Cats, Raiders begin bringing out best

Photos by Sarah Shaw/The Herald
Dalie Wibbeler shot Southridge’s top score with a season-best 47, which included an 80-yard chip shot that Wibbeler sank on the sixth hole. For a gallery of more photos, visit


HUNTINGBURG — Dalie Wibbeler didn’t see her best shot of the day.

When the Southridge junior struck an 80-yard birdie chip shot on hole No. 6 at Huntinburg Country Club during Southridge’s match Thursday against Jasper, her back was turned. While oblivious of the ball rolling into the hole, Wibbeler heard the aftermath of what she couldn’t see. Cheers and applause let her know the result, an outcome Wibbeler was too happy about to be upset about missing.

 “I almost cried,” Wibbeler said. “I had to hold back tears.”  

Wibbeler recorded the Raiders’ low score Thursday (47) and her best total of the season. Some of that score can be attributed to a trick first-year Raider coach Tom Collins taught her. In the past, Wibbeler has struggled with slicing or hooking the ball. To straighten our her shot, Collins placed three head covers around her in practice, so she’d know if her swing was going too far back, too far wide or too far in. Last summer, Collins used the technique on himself to stop hooking the ball. He’s since used it on his wife and multiple Raiders. The results showed Thursday, even in a loss to Jasper, as Southridge posted a season-best 210, falling short of Jasper’s 170.  

“It took (Wibbeler) a while to get used to that and I told her, ‘You’re not going to hurt your club or anything, but it’s going to tell you where your swing path is,’” Collins said. “It’s kind of like a field goal in football. She’s got to swing the club right through straight so that the ball will go straight. They sell all kinds of little devices for stuff like that, but you can just throw down a soft head cover.”

Thursday’s perfect temperatures were matched by a gamut of emotions that ran from Wibbeler’s near-tears to Jasper senior Mady Horney’s deep dive into her own head. Horney, who still scored a 46 and tied for her team’s fourth-best score, was disappointed in her performance and felt like she let that disappointment linger.

Jasper’s Mady Horney watched the flight of her ball on a chip shot during Thursday’s match against Southridge at Huntingburg Country Club. Horney fired a 46, and with five golfers shooting between 40 and 46, the Wildcats left with a 170-210 victory.

“It just gets all in my head and stuff happens,” Horney said. “Sometimes you just play not so well. It’s a head game.”

Horney usually looks to teammates to help her out of the funk. Jasper’s six varsity golfers will do things as simple as throw peace signs when passing each other on the golf course to slightly more involved words of encouragement such as: “Pick yourself up. Pick your head up. You know you got this.”

“Once you get down in that slump, it’s hard to get back out sometimes,” Horney said. “I didn’t even really pass some of my teammates today, so I think I needed to pass them a couple times.”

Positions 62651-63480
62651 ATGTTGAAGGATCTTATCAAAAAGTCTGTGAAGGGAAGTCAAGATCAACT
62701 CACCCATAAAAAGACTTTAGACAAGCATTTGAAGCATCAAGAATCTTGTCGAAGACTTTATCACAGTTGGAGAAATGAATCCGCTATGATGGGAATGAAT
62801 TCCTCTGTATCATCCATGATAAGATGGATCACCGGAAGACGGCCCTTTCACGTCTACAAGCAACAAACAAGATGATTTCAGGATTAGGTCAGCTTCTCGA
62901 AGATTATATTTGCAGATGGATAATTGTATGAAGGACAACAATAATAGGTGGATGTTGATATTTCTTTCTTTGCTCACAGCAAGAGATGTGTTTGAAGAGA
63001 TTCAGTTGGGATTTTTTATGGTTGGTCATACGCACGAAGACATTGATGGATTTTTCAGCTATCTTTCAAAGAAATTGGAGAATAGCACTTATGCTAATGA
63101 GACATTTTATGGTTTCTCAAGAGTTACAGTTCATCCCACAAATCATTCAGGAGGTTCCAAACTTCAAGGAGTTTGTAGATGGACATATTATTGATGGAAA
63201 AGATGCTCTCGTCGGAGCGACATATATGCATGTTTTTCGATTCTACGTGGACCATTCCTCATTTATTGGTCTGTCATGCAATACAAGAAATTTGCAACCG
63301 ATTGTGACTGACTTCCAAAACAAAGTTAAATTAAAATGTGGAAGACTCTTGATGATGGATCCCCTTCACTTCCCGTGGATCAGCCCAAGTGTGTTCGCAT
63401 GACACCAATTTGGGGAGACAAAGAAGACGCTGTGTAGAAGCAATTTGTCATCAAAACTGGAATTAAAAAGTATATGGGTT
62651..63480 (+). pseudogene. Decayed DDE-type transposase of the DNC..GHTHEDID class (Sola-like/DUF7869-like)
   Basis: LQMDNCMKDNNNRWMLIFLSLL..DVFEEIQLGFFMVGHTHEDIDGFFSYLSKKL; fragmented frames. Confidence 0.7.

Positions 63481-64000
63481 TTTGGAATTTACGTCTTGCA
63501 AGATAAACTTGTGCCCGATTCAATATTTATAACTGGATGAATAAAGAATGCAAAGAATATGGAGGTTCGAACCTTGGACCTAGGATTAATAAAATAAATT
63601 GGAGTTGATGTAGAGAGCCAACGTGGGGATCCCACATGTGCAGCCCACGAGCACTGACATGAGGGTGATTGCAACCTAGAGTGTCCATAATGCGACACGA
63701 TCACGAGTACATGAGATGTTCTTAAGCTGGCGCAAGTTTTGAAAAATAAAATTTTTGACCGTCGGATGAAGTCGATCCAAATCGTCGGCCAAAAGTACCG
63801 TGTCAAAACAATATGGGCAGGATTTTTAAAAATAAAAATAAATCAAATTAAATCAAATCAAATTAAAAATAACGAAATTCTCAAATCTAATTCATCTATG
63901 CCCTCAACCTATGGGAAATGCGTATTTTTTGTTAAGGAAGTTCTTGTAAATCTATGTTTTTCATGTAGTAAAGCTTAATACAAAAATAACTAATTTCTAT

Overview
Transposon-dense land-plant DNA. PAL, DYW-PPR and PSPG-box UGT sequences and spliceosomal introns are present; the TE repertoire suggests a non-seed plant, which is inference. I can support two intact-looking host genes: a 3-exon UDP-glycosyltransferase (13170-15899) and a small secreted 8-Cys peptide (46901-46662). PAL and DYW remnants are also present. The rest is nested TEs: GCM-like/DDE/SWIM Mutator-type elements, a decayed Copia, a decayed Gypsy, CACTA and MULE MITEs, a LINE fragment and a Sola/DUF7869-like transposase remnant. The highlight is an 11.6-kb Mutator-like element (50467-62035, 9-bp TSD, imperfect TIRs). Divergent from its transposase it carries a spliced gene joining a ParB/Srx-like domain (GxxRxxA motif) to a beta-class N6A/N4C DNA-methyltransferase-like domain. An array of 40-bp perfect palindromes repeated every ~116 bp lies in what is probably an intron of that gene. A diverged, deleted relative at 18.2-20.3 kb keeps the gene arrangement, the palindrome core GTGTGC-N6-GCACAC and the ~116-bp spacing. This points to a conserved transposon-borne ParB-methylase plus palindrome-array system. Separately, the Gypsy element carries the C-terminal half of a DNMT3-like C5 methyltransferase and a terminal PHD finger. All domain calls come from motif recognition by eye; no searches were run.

That might be because, as Collins noted, golf is more of a team sport, especially at the high school level, than some may notice. Collins implemented a new practice strategy this week, letting his team scrimmage rounds against each other. He felt his girls needed a change, and the in-house competition made practice more fun while not sacrificing opportunity for improvement.   

“They were really helping each other,” Collins said of the scrimmages. “Sometimes when you go out and practice, you’re just kind of on your own because golf is kind of an individual thing. It really built them up as a team and made them work together and cheer each other on. It was a good week of practice and it showed tonight.”

Junior Olivia Mundy, who notched a 48 Thursday, was worried she’d be nervous in the match against Jasper because of its tradition, as the Cats have won seven of the last nine sectionals. Nerves didn’t bother Mundy when she conquered a par-5 on hole No. 1 at HCC, which has had her number in practice. This time she was able to direct the ball to the side of a lake that generally swallows her shot.   


“I hit it in the lake like almost every time I play here,” joked Mundy, whose score was followed by teammates Morgan Stapleton (56), Macie Marley (59), Megan Buechler (62) and Lauren Springer (62).

As for the Wildcats, coach Phil Olinger has been saying he’d like to see more scores in the low 40s. His players obliged Thursday, as Maddie Wagner (40) was the medalist and Gillian Blessinger and Hannah Welp both turned in 42s, while Haley Schroeder shot a 46 and Hannah Erny offered a 50.

“We’re not bad,” Olinger said. “I wouldn’t say we are behind, but I still want us to be a little more comfortable with scoring lower.”

Two weeks from Saturday, the Cats will be looking to reclaim the sectional title after Gibson Southern knocked them off last season. Olinger said improvements to his team’s short game are necessary to achieve the mission. Chipping and putting are “not the most fun thing to work on, but it’s definitely part of the game that has to be worked on if you want to become a better golfer and take it to that next level and advance to regional,” Olinger said. “A lot of people think they’re a better golfer if they can hit the ball further, but in an 18-hole round of golf, you only hit your driver maybe 14 times. Whereas any shot that’s 100 yards in, that’s over half your game right there.”

These playoffs will be the last of Horney’s Jasper career. The nostalgia and feelings have been tempered recently with the season in full swing, but “it’s kicking in that I’m a senior and these people aren’t going to be with me much longer,” she said.

“The first practice really got to me,” Horney added. “I know it’s time to start growing up and I’m definitely going to miss this team. It’s not even a team, it’s a family. I’m going miss it.”

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